egypt. i've been overseas for six years, with a good life. i lived in europe. you guys are in a military you know you get to travel. you get to do things. it's on to a lot of neat things you don't normally see. used to keep a horse by the pyramids. how cool is that to good writing and look over and see the pyramids? but i wanted to come home. i hadn't had a son under in country and country country in -- sonic burger and a longtime. i got to attend the fighter weapons school which is the air force version of the navy school. i'd already done the navy school, kind of abbreviated exchange. but it was okay but they are not half of what we are. you guys are air force lieutenants, right? okay, good. nevermind the football game today. that's irrelevant. the whole taking off and landing on a carrier thing, they can keep your it was a good school but it wasn't anything like ours. hours it's six months long and utterly miserable. i mean, i came out of that, a changed human being. some say for the better. i lost almost all of my cockiness. quite a few tailfeathers. then spend the next decade being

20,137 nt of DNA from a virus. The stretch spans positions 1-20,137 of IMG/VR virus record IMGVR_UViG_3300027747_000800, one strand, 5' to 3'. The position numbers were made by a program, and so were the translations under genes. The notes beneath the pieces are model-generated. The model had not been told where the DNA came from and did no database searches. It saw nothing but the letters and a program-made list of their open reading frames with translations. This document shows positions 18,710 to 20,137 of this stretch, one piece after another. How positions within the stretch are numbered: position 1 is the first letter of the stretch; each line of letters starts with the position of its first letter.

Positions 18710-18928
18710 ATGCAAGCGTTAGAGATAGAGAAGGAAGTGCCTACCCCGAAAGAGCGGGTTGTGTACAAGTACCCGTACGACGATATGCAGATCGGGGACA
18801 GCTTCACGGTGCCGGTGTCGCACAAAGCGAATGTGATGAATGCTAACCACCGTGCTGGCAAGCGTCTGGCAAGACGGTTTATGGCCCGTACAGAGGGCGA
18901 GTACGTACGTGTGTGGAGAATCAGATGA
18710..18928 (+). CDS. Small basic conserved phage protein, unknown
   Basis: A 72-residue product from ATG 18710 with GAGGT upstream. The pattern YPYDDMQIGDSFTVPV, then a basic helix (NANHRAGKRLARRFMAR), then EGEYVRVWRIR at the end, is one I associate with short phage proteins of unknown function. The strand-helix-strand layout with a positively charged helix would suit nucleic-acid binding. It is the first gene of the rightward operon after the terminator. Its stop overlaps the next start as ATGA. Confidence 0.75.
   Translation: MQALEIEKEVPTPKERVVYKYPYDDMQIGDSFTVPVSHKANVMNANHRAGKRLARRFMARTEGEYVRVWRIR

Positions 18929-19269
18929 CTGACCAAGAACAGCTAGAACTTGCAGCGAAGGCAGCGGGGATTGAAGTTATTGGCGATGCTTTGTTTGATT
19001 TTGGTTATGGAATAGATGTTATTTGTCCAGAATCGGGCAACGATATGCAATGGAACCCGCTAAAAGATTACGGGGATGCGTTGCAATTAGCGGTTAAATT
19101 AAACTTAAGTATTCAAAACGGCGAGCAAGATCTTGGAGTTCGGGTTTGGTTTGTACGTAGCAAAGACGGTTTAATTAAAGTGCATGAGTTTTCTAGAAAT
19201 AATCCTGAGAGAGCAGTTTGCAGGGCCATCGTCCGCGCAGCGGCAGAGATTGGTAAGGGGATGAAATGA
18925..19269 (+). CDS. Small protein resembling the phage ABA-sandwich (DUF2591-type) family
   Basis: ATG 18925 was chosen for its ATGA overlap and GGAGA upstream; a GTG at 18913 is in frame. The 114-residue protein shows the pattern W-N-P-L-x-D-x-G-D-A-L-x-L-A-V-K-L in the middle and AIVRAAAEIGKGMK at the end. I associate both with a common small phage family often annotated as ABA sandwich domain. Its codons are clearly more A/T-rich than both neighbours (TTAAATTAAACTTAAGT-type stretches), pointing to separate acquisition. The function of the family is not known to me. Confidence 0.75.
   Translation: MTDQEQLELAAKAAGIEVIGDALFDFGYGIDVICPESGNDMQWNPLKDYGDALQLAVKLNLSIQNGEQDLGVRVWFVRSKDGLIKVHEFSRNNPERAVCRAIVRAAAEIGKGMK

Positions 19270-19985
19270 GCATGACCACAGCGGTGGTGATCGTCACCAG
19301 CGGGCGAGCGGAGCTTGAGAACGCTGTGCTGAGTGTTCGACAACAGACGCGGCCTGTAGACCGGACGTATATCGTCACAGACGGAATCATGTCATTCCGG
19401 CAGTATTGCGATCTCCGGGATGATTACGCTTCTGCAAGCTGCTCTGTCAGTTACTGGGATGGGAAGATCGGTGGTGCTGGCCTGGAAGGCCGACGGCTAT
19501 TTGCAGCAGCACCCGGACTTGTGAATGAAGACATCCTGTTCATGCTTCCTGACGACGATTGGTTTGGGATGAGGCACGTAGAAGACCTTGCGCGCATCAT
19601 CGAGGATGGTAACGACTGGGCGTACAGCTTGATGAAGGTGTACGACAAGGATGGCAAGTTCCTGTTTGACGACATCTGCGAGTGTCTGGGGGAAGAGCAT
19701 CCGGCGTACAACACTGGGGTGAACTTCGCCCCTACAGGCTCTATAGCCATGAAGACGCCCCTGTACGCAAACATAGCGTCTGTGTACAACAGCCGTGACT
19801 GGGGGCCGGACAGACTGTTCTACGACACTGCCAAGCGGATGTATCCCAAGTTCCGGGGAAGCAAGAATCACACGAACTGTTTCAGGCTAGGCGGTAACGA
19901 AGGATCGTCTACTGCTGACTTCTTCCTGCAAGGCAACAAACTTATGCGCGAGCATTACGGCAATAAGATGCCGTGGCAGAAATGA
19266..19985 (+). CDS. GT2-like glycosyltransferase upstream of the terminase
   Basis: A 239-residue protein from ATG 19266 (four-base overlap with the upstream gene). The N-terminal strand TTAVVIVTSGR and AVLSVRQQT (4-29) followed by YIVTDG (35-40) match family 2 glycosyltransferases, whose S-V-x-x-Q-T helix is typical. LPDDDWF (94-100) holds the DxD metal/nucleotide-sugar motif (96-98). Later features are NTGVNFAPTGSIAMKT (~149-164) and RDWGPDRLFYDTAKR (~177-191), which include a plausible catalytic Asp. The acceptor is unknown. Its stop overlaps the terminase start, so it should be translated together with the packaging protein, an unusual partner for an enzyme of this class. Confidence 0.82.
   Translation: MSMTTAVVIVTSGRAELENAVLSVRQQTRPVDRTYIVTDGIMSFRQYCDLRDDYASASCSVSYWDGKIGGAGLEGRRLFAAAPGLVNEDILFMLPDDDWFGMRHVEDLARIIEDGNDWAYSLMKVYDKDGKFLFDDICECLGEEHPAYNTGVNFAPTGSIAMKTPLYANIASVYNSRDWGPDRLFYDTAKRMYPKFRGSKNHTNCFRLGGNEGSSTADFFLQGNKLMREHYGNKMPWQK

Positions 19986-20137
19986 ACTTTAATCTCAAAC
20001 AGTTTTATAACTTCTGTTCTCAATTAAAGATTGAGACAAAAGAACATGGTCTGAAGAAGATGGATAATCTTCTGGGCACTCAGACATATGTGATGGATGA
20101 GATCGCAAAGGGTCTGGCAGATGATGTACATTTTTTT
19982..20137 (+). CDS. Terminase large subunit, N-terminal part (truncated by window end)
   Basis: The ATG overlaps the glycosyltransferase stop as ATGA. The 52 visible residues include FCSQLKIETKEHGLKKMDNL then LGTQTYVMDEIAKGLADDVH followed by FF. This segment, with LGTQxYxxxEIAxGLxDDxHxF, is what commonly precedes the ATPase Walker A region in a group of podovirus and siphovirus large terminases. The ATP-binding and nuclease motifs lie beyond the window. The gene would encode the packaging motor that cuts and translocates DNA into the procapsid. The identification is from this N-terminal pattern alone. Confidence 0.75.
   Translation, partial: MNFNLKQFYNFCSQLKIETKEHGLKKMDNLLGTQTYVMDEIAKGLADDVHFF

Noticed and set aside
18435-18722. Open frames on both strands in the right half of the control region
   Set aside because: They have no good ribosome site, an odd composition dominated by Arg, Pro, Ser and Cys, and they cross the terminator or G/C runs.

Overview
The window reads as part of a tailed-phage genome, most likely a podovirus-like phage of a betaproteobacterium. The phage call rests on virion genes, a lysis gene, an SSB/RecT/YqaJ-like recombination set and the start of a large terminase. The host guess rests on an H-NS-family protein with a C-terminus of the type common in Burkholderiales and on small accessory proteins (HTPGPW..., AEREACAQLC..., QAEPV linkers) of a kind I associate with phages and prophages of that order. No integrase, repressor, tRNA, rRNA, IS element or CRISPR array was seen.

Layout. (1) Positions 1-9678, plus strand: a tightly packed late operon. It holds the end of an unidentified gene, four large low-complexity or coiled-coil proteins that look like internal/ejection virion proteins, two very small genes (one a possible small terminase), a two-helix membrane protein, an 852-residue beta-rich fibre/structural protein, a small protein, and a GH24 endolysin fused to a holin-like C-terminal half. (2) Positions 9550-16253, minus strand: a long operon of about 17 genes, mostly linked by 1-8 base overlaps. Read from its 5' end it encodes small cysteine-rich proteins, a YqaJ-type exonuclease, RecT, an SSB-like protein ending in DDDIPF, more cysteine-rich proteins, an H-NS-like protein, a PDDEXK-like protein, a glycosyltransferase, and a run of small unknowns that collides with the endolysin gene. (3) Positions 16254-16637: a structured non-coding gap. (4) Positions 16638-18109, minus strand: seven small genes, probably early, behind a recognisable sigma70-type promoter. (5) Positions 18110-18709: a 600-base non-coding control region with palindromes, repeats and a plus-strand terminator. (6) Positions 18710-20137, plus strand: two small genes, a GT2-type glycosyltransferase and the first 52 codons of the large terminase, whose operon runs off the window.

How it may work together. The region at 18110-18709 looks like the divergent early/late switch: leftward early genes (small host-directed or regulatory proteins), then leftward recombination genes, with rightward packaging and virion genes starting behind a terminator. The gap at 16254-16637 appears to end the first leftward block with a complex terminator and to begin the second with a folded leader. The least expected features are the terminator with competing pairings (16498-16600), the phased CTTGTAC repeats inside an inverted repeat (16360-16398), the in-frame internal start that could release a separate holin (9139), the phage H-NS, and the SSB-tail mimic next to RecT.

of the next 10 years. judith came across one day this thing called the egypt influence network, a depiction around the time that mubarak fell. and if you google it, it is this blog of blue, red and purple circles. the blue are people treating in english. the red people in arabic, those in both languages come in the google executive is right in the heart of this. so having become one of the state department's more avid twitter is, i do fair number of followers including the middle east that if you look at the map, i was often the fringe. i was on the map, but not really in the middle of the conversation. that is the challenge is the technology does provide the opportunity to get in the middle of a conversation and probably the good news is the evolution from which happened under judas watched of the center for strategic counterterrorism communication, with a purposely go in and insert themselves into extreme chat rooms to generate a debate and to try to change, for lack of a better term, hearts and minds, or engage in the competition judith was talking about. so there is an opportunity here,